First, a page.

By Ye Yongqing
I remember in the 1990s when I read a poem by Osip Mandelstam: “I divide all of world literature into authorized and unauthorized works. The former are all trash; the latter—stolen air.” These words gave me great inspiration and courage, and stirred something deep in my heart. Over a long but specific span of time and space in history, Mandelstam’s division was not only readily applicable to Chinese contemporary art, but even served as one of the major driving forces for the artists of my generation.
The current historical context, however, has undergone dramatic changes, especially since the advent of the 21st century, when we find ourselves facing a new and more complicated world. Although it’s true that Chinese contemporary art has benefited from this dialectical division, we must also recognize that long-term dependence on this dialectical model of coexistence could lead to increased limitations due to its over-simplified nature. That’s why we’ve been focusing on local diversity and individuality among young Chinese artists and their artwork, hoping that they will make their breakthrough.
Today, both the local and international environments for Chinese contemporary art have become ever more intricate. On the one hand, to some extent, the artists still live in a world full of bans and barriers; on the other, they have to deal with the breakneck social changes brought about by globalization, people’s fast consumer lifestyles and the complexity and variety this inevitably leads to, as well as a marketplace and a cultural context so wrought with chaos and confusing voices. The efforts made by the annual New Star Art Festival, as well as a wide range of other campaigns aiming to scout new talent, are no less than building a platform for discussion on new forms of artistic creation, allowing us to reinterpret, describe and illustrate the basic framework of the ever-changing artistic field.
I must admit I know so little about this that I’m not in a position to comment. In recent years, I’ve been living a quiet life in my hometown in Yunnan, paying little attention to developments in the art market, whether it’s booming or not. But from time to time, when I’m leafing through magazines or reviewing paintings for a judging panel, I observe current trends and find that the selected works all feel as ephemeral as passing clouds. Even if I imagine myself as a non-expert viewer, I still feel a strong sense of being rejected and unmoved by these works. I don’t think I’m too old to maintain my perception and judgment. After all, I’ve been exploring the essence of art through creation and discussion for most of my life. Besides, excellent works never fail to attract our eyes and challenge our tastes, leading us into the world of subtle feelings and thoughts.
Forgive me, but most of today’s works, whether by seasoned artists or emerging ones, somehow show a lack of sincerity and patience. It seems that the modern art community in China has a waning passion for exquisiteness and quality, an attitude that could be attributed to a lack of interest in exploring the unknown spiritual world. As a result, the market is replete with empty and shoddy works.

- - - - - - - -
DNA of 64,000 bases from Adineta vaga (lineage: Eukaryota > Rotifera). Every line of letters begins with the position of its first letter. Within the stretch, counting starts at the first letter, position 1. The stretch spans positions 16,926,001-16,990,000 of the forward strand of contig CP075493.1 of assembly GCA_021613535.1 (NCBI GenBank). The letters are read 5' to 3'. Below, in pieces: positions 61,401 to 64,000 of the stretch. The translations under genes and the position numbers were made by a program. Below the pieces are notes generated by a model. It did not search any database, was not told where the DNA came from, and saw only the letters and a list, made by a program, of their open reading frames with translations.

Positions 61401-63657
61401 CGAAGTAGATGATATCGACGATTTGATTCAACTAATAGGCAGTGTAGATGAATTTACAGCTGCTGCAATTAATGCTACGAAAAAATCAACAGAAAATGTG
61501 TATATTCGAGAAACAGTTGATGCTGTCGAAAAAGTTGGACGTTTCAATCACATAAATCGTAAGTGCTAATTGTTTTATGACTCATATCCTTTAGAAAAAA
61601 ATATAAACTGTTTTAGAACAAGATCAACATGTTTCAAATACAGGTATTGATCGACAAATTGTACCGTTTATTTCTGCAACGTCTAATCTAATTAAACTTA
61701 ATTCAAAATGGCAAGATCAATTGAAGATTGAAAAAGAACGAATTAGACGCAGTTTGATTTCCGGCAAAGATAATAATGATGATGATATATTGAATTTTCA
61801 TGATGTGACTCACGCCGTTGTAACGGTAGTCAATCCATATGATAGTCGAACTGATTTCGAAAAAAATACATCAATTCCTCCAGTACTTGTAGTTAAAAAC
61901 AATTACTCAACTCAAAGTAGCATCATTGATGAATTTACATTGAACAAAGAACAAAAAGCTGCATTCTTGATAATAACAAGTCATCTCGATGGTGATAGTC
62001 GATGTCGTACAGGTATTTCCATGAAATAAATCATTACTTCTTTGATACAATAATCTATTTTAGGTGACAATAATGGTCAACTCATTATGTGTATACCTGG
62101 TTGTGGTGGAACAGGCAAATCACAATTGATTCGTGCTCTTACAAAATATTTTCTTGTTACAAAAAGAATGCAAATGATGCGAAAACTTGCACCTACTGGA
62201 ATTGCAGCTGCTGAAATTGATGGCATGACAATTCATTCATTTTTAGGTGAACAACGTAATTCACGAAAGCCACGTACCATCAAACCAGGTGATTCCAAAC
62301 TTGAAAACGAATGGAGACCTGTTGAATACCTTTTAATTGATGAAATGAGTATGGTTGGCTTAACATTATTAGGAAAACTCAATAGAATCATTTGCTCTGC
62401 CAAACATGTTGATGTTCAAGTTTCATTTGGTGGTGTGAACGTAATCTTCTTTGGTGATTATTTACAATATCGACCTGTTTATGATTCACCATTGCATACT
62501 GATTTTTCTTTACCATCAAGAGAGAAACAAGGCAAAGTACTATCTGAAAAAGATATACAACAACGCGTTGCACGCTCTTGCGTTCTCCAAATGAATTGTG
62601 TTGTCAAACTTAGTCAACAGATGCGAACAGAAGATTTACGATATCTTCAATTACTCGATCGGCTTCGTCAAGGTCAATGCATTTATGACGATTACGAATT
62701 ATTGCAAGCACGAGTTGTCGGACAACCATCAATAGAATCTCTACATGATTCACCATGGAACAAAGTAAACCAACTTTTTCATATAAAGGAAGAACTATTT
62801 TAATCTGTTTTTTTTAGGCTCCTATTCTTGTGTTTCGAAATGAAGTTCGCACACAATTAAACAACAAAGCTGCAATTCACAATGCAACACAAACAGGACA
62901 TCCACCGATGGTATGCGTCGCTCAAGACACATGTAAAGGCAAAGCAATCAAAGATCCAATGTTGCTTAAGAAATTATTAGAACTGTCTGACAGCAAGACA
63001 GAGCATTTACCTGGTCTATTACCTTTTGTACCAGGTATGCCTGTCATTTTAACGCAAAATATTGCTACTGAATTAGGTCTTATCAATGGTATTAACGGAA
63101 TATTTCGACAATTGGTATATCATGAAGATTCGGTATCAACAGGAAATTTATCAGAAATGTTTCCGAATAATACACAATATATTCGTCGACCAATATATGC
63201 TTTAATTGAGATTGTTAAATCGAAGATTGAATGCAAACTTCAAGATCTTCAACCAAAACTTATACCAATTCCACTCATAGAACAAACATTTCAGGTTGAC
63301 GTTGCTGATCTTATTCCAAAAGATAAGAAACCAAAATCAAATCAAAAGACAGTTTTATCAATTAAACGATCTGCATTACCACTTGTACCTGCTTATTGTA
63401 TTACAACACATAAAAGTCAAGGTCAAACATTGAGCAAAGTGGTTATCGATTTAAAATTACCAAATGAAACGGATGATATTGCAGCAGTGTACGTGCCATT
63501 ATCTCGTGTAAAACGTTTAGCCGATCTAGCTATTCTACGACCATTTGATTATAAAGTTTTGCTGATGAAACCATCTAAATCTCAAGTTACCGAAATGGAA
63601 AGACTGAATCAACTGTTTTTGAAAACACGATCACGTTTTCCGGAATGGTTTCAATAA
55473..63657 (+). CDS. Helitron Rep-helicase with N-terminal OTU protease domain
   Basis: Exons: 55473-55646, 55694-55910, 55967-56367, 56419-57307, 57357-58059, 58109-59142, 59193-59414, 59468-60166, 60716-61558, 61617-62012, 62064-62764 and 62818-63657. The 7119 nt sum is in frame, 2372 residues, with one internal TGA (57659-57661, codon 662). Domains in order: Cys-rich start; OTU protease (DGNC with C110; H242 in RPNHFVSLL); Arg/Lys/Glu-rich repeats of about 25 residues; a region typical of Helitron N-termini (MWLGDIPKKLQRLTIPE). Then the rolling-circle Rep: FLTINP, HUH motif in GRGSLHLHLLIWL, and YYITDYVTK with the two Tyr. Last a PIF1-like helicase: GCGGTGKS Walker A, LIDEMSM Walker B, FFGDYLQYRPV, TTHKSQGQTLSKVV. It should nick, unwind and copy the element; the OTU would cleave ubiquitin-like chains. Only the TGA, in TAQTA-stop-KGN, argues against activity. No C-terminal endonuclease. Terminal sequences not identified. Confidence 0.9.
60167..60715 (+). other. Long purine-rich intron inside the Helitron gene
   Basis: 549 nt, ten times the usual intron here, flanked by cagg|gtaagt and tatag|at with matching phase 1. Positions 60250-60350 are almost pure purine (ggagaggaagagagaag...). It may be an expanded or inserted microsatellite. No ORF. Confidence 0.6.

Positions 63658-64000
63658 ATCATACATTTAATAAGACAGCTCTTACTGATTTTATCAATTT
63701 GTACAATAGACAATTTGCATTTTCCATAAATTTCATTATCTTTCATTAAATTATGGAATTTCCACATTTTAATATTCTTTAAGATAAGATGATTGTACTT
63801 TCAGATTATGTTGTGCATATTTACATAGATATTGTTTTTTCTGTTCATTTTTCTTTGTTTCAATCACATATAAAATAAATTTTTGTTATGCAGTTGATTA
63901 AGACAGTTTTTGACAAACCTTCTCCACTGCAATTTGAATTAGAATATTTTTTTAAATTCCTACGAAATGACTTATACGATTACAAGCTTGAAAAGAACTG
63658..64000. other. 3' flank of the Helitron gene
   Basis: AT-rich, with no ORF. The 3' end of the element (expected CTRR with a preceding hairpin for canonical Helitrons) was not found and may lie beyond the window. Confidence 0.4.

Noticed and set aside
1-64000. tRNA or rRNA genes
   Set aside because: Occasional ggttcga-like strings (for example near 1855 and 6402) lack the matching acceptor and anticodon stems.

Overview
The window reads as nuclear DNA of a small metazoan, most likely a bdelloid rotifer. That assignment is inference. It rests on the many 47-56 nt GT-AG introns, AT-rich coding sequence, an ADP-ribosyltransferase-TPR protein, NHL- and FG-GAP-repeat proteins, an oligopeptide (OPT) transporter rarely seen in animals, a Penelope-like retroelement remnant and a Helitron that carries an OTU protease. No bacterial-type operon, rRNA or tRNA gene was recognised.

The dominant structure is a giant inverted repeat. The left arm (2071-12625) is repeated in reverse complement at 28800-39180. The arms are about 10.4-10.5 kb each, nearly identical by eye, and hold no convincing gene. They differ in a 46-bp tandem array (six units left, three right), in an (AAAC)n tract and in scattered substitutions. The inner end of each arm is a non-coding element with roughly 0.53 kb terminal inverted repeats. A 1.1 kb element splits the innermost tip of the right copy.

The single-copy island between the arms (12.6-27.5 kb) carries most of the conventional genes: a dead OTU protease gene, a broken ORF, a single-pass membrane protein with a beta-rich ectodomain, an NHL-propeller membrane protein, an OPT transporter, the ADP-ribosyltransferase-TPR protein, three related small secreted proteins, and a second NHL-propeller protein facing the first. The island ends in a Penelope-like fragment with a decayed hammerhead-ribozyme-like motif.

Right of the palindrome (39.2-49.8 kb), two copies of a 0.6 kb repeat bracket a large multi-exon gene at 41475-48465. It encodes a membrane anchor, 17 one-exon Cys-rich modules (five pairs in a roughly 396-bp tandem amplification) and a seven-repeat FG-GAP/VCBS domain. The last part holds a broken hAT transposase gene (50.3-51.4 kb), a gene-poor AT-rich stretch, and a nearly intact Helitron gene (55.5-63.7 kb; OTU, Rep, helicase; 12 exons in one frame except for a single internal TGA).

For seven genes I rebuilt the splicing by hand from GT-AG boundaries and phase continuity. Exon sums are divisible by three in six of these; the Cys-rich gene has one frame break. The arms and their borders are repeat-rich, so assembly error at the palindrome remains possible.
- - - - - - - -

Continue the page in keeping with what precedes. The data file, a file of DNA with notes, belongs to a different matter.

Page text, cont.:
In my opinion, the New Star Art Festival should go against current trends when selecting young and outstanding artists, who should not be satisfied with just living on the air stolen by the older generation from the west or from history, but should seek inspiration from their daily lives in existing local cultures, which enable them to grow freely and confidently. They should also aim to produce more sincere, vigorous and independent works of art, of greater depth and accuracy, that can stand the test of time.
It’s my great honor to present these humble words as an expression of my hopes and respect for the Festival!
About the exhibition
Curator: Joan Zeng
Duration: 2014.11.27 — 2014.12.03
Location: 3/F, 4/F Exhibition Hall of Building 1
Artists: Bao Lei, Chen Jiaying, Chen Xi, Fang Shang, Feng Xinlu, Fu Meijun, Ge Pingwei, Ge Shaojiao, Ge Xiao, Gu Benchi, Guo Kaijun, Guo Lijun, Guo Wenhao, Han Weina, Han Xiao, Han Yuyi, He Fu, Huang Fangqi, Huang Li, Jiang’an, Jiang Wei, Ju Teng, Lan Chi, Li Chuang, Li Jiying, Li Jiarui, Li Ping, Li Zhijun, Li Ziran, Liang Wenchuan, Liao Zhanyu, Lin Yuan, Liu Fei, Liu Limin, Liu Min, Liu Yazhou, Liu Yan, Liu Xi, Long Kai, Lu Chen, Ma Lijiao, Ma Nan, Qi Fenjun, Qiu Fei, Rong Jianwen, Shi Bingke, Sun Ce, Tan Siyuan, Tan Yi, Tang Di, Tian Zhenzhen, Wang Bo, Wang Dagen, Wang Danyi, Wang Gang, Wang Hailei, Wang Haochen, Wang Huan, Wang Huilin, Wang Miao, Wang Weifeng, Wang Yuanyuan, Wu Chunfeng, Wu Jingxu, Xia Jingxin, Xiang Lin, Xu Feng, Xue Xiaoxiao, Yan Mengyang, Yan Zhisheng, Yan Zun, Yan Bingqing, Yang Xiaojun, Yang Bo, Yang Xingjun, Yang Yang, Ye Wenjia, Yi Siqin, Yu Linxiao, Yue Yanna, Zeng Lingxin, Zhang Chugou, Zhang Huiying, Zhang Jing, Zhang Mengliang, Zhang Muchen, Zhang Sheng, Zhang Tieying, Zhang Zhaoying, Zhang Han, Zhao Pulu, Zhao Xuanhong, Zhen Yalei, Zheng Zhesheng, Zhenglong Yihai, Zhong Su, Zhu Xiaopan, Zhuan Tan.
Courtesy of the 1912 The Fifth New Star Art Festival, for further information please visit newstar.artysc.com.